I love comedy in the theater. Nathan Lane in A Funny Thing Happened to Me on the Way to the Forum nearly split my innards.

A splendid production of The Merry Wives of Windsor, transplanted to a 50s era beachside resort, by the Shakespeare Theater in DC still makes me laugh, years later.

A beautiful and grimly funny production of Harry Kondoleon's Christmas on Mars in DC 22 years ago still makes me laugh even as it makes me cringe.

Again, for something to be funny, it has to be funny.

The song is just not funny.
Chris inVirgina: "Tonya, this was the Peter Gallagher/Patti Lupone revival, and it was simply awful."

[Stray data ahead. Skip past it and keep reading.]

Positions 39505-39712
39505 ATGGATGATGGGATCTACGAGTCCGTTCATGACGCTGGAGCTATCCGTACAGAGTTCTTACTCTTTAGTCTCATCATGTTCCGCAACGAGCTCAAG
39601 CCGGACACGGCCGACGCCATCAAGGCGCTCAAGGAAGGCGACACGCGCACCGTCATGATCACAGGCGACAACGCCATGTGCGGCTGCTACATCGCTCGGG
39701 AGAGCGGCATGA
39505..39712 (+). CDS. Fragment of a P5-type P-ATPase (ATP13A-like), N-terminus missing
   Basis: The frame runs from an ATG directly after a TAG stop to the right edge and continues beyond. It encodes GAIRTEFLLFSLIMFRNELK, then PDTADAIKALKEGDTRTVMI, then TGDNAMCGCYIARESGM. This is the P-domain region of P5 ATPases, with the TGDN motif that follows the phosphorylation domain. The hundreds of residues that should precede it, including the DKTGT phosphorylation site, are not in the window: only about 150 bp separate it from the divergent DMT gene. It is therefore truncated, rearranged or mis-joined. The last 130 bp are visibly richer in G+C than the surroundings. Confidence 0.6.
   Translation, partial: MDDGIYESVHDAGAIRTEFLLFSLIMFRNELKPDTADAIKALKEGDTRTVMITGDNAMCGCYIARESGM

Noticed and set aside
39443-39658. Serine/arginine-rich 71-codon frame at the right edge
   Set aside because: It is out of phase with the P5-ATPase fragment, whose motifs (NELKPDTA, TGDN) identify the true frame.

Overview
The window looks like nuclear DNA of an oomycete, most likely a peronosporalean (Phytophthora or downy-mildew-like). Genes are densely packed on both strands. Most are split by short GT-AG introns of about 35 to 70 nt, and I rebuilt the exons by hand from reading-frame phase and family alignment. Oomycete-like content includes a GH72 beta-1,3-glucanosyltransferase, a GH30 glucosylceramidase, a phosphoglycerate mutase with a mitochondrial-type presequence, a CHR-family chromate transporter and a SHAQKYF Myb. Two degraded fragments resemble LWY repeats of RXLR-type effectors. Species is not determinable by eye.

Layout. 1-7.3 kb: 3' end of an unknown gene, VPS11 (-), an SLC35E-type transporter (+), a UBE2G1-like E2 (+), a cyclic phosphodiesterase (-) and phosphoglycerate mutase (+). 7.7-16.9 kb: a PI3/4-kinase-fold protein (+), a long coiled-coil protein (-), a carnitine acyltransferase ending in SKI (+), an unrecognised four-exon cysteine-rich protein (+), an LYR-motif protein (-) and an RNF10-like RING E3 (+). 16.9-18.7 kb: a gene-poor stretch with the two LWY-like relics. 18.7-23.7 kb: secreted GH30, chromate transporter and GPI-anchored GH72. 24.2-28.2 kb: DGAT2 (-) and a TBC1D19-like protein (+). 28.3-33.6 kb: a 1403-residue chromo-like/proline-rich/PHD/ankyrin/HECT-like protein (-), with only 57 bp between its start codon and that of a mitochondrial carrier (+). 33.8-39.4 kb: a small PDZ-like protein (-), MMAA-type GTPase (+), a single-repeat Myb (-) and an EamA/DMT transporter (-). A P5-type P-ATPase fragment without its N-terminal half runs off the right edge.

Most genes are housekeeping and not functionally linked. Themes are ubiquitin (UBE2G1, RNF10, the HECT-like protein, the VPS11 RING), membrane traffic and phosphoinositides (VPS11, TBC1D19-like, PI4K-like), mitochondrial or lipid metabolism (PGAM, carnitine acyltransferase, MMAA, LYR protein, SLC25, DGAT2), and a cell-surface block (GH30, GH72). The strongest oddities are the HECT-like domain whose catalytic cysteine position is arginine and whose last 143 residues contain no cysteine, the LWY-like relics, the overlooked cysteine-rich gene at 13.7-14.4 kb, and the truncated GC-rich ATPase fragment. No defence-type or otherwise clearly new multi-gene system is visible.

Last time I saw Patti Lupone, she was busy chewing the scenery as the Old Lady in Candide in that New York Philharmonic production with Kristin Chenoweth.


I love that music, and Chenoweth nailed it, but I truly thought Lupone was gawdawful, and I don't say that easily or lightly - this thread to the contrary.

Chris inVirgina - if I remember certain scenes from The Norman Conquests, especially those featuring Fiona Walker, Tom Conti, or Penelope Keith, I can start laughing in public and not be able to stop. It can be embarrassing, since I like to torture myself by thinking about funny stuff when I'm not supposed to laugh.

Well, thanks for coming with me off-topic. I now return you to Skinny White Singing, already or still in progress,,,